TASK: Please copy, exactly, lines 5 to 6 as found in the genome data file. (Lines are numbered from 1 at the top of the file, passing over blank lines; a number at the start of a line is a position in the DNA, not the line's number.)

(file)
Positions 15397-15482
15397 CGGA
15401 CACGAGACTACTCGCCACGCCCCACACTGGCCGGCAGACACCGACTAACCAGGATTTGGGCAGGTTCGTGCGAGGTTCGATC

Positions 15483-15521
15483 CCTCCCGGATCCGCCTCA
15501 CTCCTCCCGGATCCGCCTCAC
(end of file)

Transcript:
15483 CCTCCCGGATCCGCCTCA
15501 CTCCTCCCGGATCCGCCTCAC